Miracle on 34th Street (1947) | Movies to See Before You Die

Miracle on 34th Street

Miracle on 34th Street was a favorite in my house growing up. So much so, the 1947 original with a cast of legends that includes Maureen O’Hara, Natalie Wood, and Edmund Gwenn in the Oscar-winning role of Santa Claus was the only version my mom would acknowledge. We just didn’t talk about the 1994 John Hughes produced remake with Mara Wilson and a lot of subplots and a comparatively more serious tone that no one asked for. Hating a remake for simply existing is silly, but in my mom’s defense the original film from writer/director George Seaton in every conceivable way.

This isn’t an “the remake is inherently inferior” argument. Miracle on 34th Street has been remade several times and has even had a run on Broadway. What the original retains that at least the big budget 1994 reimagining lacks is astonishingly sincere innocence, and a thorough trust that the actors, screenplay, and tone of the movie would maintain that innocence in a way that audiences would respond to. The 1947 Miracle on 34th Street was very successful upon release, which proves my point even further because the movie came out in June. There’s nothing automatically wrong with remaking and expanding a story, but when the characters who fueled the popularity of the originality are also reshaped to reflect the new material, it’s possible to lose something special, and have nothing of your own to show for it.

The 1947 Miracle on 34th Street appeals to far more people than you suspect. Even the most cynical viewers tend to look at the film with more warmth and regard than most films from this period that people still recall.  Focusing on the immense likability of Edmund Gwenn in the Santa role, as a man who claims he’s the actual Kris Kringle while working at Macy’s as their store Santa, Miracle on 34th Street doesn’t need to be overbearing. Its characters win you over early on, and the movie staying with Kringle’s efforts to prove his identity, which eventually bring him to court, keeps the movie from taking on more drama or whimsy than necessary.

Almost everything about Miracle on 34th Street could be described as gentle. Simplicity is not the same as trivial or minor, and this film proves that with understated wit and excellent performances by Maureen O’Hara as Macy’s executive Doris Walker, Natalie Wood as her daughter, and John Payne as the lawyer who defends Kringle in court. The movie is so free of pretention, the sweetest moments in the movie hit as genuinely moving, instead of the near-fatal doses of saccharine you might be expecting. And at just 96 minutes, the film never overstays its welcome.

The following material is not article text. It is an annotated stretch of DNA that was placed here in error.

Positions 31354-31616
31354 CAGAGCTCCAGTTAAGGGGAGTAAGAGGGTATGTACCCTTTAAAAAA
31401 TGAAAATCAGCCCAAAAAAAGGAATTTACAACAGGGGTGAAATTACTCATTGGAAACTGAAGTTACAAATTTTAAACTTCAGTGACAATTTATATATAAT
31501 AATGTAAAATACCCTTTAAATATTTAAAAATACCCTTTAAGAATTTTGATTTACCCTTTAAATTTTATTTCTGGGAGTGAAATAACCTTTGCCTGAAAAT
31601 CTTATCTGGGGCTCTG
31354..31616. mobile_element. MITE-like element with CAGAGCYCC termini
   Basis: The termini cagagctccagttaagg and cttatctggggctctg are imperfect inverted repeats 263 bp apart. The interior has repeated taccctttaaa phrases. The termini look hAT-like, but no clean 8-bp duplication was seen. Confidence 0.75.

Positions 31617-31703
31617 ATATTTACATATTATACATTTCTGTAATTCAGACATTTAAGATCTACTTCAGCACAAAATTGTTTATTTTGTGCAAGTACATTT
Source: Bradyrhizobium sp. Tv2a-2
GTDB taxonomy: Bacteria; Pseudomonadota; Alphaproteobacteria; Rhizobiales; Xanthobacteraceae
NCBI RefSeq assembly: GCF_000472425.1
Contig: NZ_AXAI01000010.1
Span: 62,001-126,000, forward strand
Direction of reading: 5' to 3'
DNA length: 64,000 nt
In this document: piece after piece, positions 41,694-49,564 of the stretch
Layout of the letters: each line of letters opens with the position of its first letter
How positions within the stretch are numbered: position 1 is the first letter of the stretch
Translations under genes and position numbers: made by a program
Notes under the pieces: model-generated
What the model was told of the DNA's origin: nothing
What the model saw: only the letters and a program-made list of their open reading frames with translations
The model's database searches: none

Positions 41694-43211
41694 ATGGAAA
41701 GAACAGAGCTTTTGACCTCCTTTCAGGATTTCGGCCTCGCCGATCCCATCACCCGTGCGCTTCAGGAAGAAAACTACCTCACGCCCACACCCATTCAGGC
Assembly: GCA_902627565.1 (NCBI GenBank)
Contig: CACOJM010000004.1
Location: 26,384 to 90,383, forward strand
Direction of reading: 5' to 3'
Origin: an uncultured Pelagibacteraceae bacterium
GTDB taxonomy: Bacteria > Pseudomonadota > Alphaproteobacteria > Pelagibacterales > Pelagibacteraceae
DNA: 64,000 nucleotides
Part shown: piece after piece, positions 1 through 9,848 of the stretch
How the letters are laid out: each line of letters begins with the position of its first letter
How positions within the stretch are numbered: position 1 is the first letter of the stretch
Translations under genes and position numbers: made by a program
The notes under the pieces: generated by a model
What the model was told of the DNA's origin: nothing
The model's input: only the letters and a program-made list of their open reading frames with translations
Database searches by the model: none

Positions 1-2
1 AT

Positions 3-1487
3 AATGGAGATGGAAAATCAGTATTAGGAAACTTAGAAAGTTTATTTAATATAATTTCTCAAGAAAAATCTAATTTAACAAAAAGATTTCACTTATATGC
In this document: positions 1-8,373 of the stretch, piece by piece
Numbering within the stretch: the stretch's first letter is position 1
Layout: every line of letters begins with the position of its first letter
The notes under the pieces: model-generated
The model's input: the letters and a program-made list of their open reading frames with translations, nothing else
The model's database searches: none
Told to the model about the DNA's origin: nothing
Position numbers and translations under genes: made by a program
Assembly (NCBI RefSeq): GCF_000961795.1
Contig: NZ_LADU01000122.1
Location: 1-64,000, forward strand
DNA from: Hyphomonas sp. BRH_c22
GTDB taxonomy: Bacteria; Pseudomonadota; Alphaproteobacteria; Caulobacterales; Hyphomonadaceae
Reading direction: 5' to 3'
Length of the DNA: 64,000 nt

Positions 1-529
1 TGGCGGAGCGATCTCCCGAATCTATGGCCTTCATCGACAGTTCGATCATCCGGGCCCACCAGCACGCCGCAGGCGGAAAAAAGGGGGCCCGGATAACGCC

Shot on location at Macy’s in New York City, Miracle on 34th Street, on top of everything else it does well, also offers a fascinating time capsule. The New York City of 1947 shares as many differences with the city of today as it does similarities.

Miracle on 34th Street is one of the few Christmas movies, one with Santa Claus no less, that can appeal to people regardless of faith. Even the most aggressive elements of a commercialized season are grounded in people we genuinely like. You obviously don’t have to believe in Santa to like this movie, but the movie for at least a moment makes it all seem kind of plausible. Even the extras in the famous courtroom scene look like they’re having genuine fun. Miracle on 34th Street is infectious entertainment in a way that sometimes not even the actual Christmas season can make you feel.

READ NEXT: Grave of the Fireflies (1988) | Movies To See Before You Die

Some of the coverage you find on Cultured Vultures contains affiliate links, which provide us with small commissions based on purchases made from visiting our site. We cover gaming news, movie reviews, wrestling and much more.